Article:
}, [retryToggle]);

  return data;
}

Here’s how to use it in a component:

export const FooComponent: FunctionComponent = () => {
  let { status, error, data } = useApi(`https://myapi/resource`);

  return (
    ...
  )
}

However, we now need to handle all possible variants of ApiStatus which would result in a large amount of boilerplate code to render things like loading states and logging out because of an auth error.

Higher-order component

To reduce the boilerplate we’ll introduce a higher order component that handles all the API states and calls or component that needed the API data in the first place.

type ApiStatusHandlerProps<T> = {
  status: ApiStatus,
  error: Error,
  data: any,
  component: FunctionComponent<T>,
}

/*
   Higher order component that handles API request states for loading,
   error, complete. This should be paired with the `useApi` hook.

   Generic type `P` is the props type to pass to `FunctionComponent`
   specified by `component` if the API request is successful. This
   provides type safety because you will get a type error if the props
   type doesn't match the component.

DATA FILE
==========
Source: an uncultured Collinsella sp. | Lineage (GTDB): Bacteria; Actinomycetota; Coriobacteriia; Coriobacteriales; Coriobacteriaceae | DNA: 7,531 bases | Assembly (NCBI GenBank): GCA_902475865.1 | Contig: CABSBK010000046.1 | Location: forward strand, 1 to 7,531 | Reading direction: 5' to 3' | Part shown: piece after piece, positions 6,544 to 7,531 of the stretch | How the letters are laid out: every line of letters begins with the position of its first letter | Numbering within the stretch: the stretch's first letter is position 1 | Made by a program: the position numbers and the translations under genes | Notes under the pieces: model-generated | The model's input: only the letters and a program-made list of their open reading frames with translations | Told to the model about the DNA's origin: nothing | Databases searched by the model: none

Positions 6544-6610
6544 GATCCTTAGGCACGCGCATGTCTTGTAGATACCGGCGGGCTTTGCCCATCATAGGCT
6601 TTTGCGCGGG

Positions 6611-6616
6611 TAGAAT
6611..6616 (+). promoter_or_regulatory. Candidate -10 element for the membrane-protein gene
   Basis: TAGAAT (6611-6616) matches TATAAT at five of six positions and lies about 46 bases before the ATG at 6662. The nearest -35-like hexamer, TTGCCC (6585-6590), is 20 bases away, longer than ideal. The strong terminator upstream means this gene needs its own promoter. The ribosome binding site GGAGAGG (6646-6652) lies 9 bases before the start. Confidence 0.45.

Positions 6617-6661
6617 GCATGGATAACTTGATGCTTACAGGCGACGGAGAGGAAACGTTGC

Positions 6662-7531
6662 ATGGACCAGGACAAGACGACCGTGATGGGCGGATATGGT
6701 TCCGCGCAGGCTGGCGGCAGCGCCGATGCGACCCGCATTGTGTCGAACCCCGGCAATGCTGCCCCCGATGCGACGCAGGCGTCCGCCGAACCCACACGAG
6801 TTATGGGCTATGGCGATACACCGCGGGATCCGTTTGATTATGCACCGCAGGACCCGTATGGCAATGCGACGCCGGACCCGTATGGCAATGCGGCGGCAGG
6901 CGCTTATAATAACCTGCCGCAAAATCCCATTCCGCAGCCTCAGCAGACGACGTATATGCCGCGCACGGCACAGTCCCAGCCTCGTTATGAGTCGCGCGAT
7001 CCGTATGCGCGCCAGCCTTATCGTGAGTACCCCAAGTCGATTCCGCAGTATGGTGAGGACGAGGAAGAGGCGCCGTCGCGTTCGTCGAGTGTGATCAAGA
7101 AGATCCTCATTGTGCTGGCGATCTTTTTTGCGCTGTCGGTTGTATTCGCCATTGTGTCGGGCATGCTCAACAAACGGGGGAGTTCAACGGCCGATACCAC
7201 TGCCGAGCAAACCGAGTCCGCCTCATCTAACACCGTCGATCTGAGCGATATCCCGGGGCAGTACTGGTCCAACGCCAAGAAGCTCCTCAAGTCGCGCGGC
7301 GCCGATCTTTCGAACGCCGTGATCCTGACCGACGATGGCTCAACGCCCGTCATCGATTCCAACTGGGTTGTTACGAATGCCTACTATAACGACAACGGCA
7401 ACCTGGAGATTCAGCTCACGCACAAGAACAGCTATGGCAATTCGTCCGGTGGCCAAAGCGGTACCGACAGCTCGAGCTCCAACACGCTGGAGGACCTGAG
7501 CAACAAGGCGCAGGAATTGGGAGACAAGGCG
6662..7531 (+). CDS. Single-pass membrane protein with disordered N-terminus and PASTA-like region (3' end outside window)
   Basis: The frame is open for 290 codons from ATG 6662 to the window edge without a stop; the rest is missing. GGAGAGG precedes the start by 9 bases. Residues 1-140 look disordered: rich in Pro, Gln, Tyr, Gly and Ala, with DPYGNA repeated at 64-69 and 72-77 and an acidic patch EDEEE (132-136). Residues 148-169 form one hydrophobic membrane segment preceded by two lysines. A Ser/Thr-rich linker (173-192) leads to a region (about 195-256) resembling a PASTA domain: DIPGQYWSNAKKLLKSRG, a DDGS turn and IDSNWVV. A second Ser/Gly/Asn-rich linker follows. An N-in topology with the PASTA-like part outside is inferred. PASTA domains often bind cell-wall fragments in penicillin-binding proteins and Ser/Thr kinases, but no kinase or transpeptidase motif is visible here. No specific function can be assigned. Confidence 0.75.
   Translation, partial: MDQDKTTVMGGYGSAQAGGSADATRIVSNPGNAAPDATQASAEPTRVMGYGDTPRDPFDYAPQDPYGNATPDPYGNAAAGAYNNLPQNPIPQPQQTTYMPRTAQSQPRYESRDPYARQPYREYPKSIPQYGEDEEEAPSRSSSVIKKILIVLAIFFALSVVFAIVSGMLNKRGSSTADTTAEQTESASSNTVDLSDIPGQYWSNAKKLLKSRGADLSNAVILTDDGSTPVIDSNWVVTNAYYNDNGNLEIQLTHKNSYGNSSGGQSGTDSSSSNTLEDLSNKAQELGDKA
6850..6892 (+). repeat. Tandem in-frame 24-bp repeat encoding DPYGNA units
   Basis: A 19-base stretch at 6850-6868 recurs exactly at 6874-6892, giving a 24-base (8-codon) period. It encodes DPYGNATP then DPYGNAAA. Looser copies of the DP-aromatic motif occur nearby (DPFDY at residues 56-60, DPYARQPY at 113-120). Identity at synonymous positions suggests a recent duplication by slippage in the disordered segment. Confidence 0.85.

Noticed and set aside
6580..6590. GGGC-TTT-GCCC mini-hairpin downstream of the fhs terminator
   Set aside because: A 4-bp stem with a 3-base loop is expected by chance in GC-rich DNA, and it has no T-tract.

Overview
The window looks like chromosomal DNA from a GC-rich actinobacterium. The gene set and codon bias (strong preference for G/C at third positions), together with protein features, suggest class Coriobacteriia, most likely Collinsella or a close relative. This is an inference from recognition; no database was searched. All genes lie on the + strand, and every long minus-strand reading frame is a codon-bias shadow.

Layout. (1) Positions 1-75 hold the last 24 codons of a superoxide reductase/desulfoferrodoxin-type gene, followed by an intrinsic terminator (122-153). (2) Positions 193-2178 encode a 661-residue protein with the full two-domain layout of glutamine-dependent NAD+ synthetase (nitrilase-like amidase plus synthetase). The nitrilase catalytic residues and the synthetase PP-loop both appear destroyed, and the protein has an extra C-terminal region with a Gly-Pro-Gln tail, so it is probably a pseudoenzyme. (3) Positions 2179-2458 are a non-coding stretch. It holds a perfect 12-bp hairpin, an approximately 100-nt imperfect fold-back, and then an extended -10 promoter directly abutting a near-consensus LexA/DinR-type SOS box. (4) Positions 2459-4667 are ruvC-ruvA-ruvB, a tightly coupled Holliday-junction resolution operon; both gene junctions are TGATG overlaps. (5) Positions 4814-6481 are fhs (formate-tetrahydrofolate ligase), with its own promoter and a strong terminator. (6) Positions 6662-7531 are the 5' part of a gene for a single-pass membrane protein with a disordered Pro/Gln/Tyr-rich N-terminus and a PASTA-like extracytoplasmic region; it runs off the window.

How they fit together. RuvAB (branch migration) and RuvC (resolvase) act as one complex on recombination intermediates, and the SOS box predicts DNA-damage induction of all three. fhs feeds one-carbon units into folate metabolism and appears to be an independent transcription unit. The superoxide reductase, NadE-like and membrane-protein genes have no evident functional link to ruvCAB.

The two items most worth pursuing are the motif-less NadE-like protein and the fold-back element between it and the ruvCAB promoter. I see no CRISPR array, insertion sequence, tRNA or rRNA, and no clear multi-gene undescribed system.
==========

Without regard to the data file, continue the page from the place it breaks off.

*/
export function ApiStatusHandler<P>(
  { status, data, component }: ApiStatusHandlerProps<P>
): React.ReactElement<P> | null {
  switch (status) {
    case ApiStatus.ErrorUnauthorized:
      /* Handle logging out */
      return (<p>Logging you out </p>);
    case ApiStatus.Error:
      /* Handle displaying an error */
      return (<p>Big error!</p>);
    case ApiStatus.Loading:
    case ApiStatus.Retrying:
    case ApiStatus.RefreshingToken:
      /* Show loading */
      return (<p>Loading</p>);
    case ApiStatus.Success:
      /* Call our component with data from the API response */
      return component(data);

    // Compile time error if we haven't covered all ApiStatus variants
    default: ((x: never) => { throw new Error(status + " was unhandled."); })(status);
  }
}

Now we can use the ApiStatusHandler like this:

export const FooComponent: FunctionComponent = () => {
  let { status, error, data } = useApi(`https://myapi/resource`);

  return (
    <ApiStatusHandler<BarProps> status={status} error={error} data={data} component={BarComponent} />
  )
}

A component for rendering content from the API call

The component called by ApiStatusHandler gets passed in props from the API response. Since ApiStatusHandler is parameterized by the component’s prop type we get some additional type safety—you can’t accidentally call component with the wrong props or you’ll get a compile time error.

(In practice you might also want to have a function to translate the API response data to props)

type BarProps = {
    status: string
}

const BarComponent: FunctionComponent<BarProps> ({status}) => (
  <p>{status}</p>
)